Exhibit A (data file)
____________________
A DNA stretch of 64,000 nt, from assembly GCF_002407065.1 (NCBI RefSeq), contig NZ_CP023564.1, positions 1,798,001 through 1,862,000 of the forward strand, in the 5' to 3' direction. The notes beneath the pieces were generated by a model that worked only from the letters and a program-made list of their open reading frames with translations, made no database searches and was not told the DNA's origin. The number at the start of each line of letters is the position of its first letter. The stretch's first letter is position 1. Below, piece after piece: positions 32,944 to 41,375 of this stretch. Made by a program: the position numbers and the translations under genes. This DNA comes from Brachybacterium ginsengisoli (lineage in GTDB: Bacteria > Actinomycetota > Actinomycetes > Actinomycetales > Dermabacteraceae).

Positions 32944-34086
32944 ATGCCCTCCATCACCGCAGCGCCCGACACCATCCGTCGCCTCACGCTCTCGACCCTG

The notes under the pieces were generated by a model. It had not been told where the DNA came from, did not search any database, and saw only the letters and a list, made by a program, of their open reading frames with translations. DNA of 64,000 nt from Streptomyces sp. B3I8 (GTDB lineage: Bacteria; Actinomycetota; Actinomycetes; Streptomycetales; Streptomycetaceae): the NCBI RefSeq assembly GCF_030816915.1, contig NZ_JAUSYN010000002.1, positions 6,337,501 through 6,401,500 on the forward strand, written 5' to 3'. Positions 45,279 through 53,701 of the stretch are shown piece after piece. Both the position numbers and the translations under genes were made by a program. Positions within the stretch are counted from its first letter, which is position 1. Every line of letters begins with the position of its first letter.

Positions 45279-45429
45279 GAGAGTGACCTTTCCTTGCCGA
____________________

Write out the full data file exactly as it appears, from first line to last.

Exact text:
A DNA stretch of 64,000 nt, from assembly GCF_002407065.1 (NCBI RefSeq), contig NZ_CP023564.1, positions 1,798,001 through 1,862,000 of the forward strand, in the 5' to 3' direction. The notes beneath the pieces were generated by a model that worked only from the letters and a program-made list of their open reading frames with translations, made no database searches and was not told the DNA's origin. The number at the start of each line of letters is the position of its first letter. The stretch's first letter is position 1. Below, piece after piece: positions 32,944 to 41,375 of this stretch. Made by a program: the position numbers and the translations under genes. This DNA comes from Brachybacterium ginsengisoli (lineage in GTDB: Bacteria > Actinomycetota > Actinomycetes > Actinomycetales > Dermabacteraceae).

Positions 32944-34086
32944 ATGCCCTCCATCACCGCAGCGCCCGACACCATCCGTCGCCTCACGCTCTCGACCCTG

The notes under the pieces were generated by a model. It had not been told where the DNA came from, did not search any database, and saw only the letters and a list, made by a program, of their open reading frames with translations. DNA of 64,000 nt from Streptomyces sp. B3I8 (GTDB lineage: Bacteria; Actinomycetota; Actinomycetes; Streptomycetales; Streptomycetaceae): the NCBI RefSeq assembly GCF_030816915.1, contig NZ_JAUSYN010000002.1, positions 6,337,501 through 6,401,500 on the forward strand, written 5' to 3'. Positions 45,279 through 53,701 of the stretch are shown piece after piece. Both the position numbers and the translations under genes were made by a program. Positions within the stretch are counted from its first letter, which is position 1. Every line of letters begins with the position of its first letter.

Positions 45279-45429
45279 GAGAGTGACCTTTCCTTGCCGA